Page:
Last month the HSE (Health and Safety Executive) announced they would not be prosecuting Marussia or any of its personnel following their investigation into Maria de Villota’s crash during a test at Duxford Airfield.
Whilst Maria recovered from the initial surgery, she apparently died as a result of the neurological injuries she suffered in the crash.
Under the freedom of information act, the BBC have pressed to have the HSE report disclosed. It reveals Maria had not been given proper instructions on how to slow and stop the car.
Having performed two straight line speed tests, de Voillota was returning to a temporary pit lane and the front wheels of the car locked under braking.
The BBC report, “because the gears were engaged and the car was fitted with engine idle control, designed to maintain revs at about 4,100 rpm to avoid damage, it was essentially ‘fighting’ De Villota and she was ‘pushed’ along the runway into the lorry, the report said.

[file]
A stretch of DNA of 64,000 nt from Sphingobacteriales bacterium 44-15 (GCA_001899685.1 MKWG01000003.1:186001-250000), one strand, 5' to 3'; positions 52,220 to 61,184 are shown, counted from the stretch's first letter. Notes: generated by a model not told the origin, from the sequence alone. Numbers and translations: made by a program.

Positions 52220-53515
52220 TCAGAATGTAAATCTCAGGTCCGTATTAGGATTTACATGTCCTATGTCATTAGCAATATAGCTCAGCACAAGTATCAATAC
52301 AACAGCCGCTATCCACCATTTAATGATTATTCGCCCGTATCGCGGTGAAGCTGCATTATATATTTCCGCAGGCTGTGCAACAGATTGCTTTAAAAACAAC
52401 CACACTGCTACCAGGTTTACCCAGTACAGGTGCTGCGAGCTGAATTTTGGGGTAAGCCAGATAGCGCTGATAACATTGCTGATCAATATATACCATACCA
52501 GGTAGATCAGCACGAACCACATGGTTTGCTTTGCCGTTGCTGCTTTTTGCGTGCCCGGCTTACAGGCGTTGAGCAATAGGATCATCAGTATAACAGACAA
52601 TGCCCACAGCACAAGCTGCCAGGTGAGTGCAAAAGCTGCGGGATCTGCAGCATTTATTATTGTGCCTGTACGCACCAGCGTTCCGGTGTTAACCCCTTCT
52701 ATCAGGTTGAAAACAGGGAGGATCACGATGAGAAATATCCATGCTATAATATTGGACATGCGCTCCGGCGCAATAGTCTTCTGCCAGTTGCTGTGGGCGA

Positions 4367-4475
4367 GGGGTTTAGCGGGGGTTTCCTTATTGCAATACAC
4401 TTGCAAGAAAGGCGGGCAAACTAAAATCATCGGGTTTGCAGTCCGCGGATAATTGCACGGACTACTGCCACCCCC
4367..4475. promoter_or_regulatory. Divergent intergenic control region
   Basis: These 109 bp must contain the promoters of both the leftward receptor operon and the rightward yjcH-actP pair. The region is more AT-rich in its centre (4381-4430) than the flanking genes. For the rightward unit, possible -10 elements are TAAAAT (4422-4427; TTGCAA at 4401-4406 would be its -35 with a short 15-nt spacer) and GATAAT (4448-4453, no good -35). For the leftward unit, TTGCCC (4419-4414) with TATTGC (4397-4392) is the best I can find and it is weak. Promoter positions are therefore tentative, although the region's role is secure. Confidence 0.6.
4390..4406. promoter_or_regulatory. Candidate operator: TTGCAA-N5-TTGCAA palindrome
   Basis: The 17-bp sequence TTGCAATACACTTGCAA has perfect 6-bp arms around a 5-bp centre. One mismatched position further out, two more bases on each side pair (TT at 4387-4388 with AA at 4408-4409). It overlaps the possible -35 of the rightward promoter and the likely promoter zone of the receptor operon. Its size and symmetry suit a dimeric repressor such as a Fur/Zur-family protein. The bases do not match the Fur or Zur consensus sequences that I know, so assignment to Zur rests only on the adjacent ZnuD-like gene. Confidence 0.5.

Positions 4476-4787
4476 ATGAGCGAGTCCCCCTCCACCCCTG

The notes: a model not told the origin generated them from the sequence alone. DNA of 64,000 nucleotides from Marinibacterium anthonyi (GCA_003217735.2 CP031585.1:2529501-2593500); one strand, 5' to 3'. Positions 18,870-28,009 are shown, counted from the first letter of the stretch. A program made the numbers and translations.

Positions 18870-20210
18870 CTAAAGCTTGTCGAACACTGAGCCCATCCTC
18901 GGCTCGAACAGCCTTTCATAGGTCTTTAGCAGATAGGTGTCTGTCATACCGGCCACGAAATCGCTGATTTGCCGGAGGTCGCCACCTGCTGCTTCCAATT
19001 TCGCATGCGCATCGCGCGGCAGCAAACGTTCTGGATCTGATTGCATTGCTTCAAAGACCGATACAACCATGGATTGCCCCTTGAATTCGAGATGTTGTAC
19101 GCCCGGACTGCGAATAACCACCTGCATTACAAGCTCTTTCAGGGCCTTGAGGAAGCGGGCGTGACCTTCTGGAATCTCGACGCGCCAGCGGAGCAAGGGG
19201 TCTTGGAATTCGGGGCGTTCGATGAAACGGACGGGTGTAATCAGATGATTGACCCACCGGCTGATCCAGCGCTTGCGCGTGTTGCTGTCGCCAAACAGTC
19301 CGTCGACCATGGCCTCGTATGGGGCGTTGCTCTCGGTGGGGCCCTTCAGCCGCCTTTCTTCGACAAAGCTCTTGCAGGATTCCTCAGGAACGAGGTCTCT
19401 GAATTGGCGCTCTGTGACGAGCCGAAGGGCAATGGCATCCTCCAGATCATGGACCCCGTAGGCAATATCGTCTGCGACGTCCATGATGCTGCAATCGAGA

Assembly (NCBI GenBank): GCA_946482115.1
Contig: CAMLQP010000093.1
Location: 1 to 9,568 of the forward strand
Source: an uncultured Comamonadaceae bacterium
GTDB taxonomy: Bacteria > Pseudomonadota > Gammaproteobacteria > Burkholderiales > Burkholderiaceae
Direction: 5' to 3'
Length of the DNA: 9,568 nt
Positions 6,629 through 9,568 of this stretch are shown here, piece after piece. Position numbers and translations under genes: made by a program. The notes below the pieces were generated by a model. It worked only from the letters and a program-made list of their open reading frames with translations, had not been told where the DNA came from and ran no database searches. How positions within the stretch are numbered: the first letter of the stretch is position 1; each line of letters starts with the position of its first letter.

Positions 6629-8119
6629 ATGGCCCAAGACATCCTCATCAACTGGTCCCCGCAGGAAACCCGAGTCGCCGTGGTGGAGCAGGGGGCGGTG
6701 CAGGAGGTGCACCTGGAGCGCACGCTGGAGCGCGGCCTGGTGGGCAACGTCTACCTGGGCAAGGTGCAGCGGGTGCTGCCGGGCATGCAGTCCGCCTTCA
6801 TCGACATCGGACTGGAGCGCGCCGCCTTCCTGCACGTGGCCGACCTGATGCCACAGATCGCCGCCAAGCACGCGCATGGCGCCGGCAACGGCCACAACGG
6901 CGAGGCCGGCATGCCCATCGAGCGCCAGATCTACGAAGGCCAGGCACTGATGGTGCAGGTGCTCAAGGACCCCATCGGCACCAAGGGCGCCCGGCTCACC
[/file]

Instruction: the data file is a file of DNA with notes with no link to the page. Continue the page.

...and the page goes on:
De Villota pressed a button to unlock the clutch and disengage the gears before the crash, but nothing happened. A gear change from second to first was also rejected by the engine idle control, the documents added.
She had previously told engineers she could not operate the clutch when the steering wheel was at full-lock, which it was at the time of the crash”.
De VIlotta collided with the tailgate of a truck that had been left at head height – causing her tragic injuries.
Marussia said that in terms of car control, they were “relying on the skill and experience of the driver” who had driven F1 cars for Lotus Renault at circuits in both Spain and France.